It doesn’t seem to be New Year’s Day without having the Rose Parade playing on the TV. Founded in 1890, the Tournament of Roses, which features flower-covered floats, spirited marching bands and high-stepping equestrian units, is America’s New Year Celebration, a greeting to the world on the first day of the year and a salute to the community spirit. Thousands of families and football fans board flights every year to California to take part in what has become a time-honored tradition.
You’ve seen them on television, and now you’re dying to see all the details of those gorgeous Rose Parade floats up close. Here’s the first thing you need to know: Don’t go to the parade. That’s because there’s a much better way to get a good look at them and take their photos: Post Parade.
No need to camp out in the cold and deal with traffic/crowds to see the annual Rose Parade firsthand. Instead, watch the L.A. tradition from home and head over to Sierra Madre Boulevard in Pasadena to view the floats post-parade.
After the Rose Parade ends, all of those fantastic floral masterpieces park near the end of the parade route. A Showcase of Floats allows visitors to walk within feet of the floral and animated masterpieces parked along a 2-mile route on Sierra Madre and Washington boulevards in Pasadena. You get to take a closer look at the design and workmanship that went into each float entry and learn more about the float process.
To see them, you pay a small admission fee ($15 per person in 2019). Once you’re inside, you can get close to them (but please don’t touch) and stay as long as you like.
Float viewing (officially called Post Parade: A Showcase of Floats) starts Jan. 1 from 1-5 p.m. but remember that ticket sales end at 3 p.m. and that last entry is at 4 p.m. On Jan. 2 there will be a special slot reserved for seniors and disabled visitors from 7-9 a.m. The rest of the public is welcome from 9 a.m. – 5 p.m.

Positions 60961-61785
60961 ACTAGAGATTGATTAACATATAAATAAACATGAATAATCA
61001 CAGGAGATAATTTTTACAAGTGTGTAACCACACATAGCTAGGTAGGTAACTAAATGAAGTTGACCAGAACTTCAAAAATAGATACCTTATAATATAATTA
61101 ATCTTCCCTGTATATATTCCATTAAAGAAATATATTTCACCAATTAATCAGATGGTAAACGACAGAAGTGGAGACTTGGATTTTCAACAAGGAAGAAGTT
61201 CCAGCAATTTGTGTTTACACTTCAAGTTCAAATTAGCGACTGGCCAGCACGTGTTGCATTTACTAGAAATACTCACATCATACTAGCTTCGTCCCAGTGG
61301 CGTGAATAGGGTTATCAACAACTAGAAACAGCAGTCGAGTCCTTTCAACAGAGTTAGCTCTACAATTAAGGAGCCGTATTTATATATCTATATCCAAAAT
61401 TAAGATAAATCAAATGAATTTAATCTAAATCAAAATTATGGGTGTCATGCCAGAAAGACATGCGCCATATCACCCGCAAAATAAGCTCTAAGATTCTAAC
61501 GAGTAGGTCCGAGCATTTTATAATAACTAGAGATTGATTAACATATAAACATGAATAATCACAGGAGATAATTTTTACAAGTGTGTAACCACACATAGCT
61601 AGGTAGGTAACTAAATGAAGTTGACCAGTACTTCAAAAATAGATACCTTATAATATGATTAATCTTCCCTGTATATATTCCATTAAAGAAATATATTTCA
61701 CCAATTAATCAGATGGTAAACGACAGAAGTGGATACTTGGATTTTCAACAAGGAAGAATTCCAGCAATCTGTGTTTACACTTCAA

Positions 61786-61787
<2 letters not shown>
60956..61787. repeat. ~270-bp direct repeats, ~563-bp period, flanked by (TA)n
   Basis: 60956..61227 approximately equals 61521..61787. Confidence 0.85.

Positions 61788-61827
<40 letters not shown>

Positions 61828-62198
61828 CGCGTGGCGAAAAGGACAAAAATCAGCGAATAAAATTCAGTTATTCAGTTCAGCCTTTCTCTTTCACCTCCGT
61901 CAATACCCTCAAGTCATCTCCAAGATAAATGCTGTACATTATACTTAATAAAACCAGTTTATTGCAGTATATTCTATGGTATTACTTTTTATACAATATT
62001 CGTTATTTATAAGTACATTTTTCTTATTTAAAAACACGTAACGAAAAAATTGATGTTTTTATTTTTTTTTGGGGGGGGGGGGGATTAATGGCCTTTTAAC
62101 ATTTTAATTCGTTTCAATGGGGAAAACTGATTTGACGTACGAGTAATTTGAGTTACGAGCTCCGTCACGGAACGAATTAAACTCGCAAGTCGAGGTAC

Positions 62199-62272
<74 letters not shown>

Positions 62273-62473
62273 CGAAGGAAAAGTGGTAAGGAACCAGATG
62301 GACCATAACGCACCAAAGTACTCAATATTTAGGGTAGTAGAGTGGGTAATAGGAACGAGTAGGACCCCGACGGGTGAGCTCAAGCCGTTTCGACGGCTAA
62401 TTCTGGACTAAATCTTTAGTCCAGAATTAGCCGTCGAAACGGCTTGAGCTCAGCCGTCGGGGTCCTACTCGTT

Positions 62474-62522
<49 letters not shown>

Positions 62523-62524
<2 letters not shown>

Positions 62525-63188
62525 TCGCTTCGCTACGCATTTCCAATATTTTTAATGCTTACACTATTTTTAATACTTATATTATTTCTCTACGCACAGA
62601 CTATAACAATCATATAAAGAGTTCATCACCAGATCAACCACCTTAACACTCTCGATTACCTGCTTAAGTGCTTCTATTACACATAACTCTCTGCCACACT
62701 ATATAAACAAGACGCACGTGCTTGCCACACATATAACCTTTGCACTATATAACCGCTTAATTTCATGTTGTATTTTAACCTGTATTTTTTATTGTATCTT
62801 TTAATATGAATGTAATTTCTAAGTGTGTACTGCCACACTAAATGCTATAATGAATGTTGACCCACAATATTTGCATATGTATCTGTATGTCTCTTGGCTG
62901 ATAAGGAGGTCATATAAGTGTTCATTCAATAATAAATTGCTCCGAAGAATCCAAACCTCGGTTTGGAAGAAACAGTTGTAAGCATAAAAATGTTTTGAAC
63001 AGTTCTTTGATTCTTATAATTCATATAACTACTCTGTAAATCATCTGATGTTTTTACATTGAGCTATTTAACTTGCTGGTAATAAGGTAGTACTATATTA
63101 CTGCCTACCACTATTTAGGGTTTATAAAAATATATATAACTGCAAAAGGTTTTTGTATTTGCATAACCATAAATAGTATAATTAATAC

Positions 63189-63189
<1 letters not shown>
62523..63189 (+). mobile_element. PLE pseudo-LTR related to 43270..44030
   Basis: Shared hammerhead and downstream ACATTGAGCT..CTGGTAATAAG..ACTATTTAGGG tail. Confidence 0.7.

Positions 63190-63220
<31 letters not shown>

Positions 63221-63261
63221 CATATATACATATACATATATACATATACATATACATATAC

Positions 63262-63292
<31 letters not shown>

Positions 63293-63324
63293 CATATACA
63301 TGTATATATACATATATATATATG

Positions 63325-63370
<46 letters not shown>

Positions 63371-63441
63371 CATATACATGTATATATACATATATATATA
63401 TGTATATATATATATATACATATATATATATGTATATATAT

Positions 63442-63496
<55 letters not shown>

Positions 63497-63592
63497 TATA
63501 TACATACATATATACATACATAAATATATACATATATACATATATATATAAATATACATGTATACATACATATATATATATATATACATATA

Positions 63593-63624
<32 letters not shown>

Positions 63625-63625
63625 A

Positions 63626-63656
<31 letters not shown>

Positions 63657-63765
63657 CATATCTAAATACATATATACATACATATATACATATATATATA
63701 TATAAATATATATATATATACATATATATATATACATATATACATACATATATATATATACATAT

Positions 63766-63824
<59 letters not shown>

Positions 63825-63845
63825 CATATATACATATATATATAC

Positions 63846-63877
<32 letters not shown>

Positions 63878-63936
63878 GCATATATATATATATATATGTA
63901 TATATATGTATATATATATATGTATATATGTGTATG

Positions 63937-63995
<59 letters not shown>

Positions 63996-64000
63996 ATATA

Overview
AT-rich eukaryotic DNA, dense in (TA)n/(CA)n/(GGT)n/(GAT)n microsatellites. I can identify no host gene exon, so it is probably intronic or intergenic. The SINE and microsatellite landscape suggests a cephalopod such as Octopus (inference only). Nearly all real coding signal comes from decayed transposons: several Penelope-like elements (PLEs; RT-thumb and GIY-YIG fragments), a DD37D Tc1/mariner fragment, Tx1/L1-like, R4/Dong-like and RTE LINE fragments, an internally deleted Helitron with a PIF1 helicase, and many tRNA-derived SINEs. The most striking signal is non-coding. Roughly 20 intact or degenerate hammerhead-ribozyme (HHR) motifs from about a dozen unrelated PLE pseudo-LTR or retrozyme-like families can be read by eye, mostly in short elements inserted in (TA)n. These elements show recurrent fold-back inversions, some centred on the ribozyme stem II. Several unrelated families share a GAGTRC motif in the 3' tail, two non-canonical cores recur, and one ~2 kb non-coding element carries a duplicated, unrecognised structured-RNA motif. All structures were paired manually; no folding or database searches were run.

The first afternoon after the parade is the most crowded time to go. If you would prefer not to be packed in with all those other gawkers, go on the day after the parade instead and get there when they open. You can also avoid crowds by being kind to someone else. Take a senior citizen or a disabled person with you, and you can get in two hours before the general public.
Visitors are able to walk within a few feet of the floats and appreciate for themselves the creativity and the imagination of the floral displays. It’s nice when they’re actually standing still so you can see the details of these floral masterpieces up close and personal.
Practical Tips for Rose Parade Float Viewing
- Ticket lines get long at the gate so I highly recommend that you buy tickets online before you go and avoid that long delay
- You can’t bring pets into the viewing area. Only assistance animals are permitted.
- All bags will be inspected at the gates.
- Wear comfortable shoes since you’ll be walking about 2.5 miles (at least 2 hours) to view all the floats.
- Since there aren’t many food vendors at the site, bring your own snacks and drinks.
- Be prepared for a magical experience!! You will be amazed by the breathtaking beauty and detail of each float.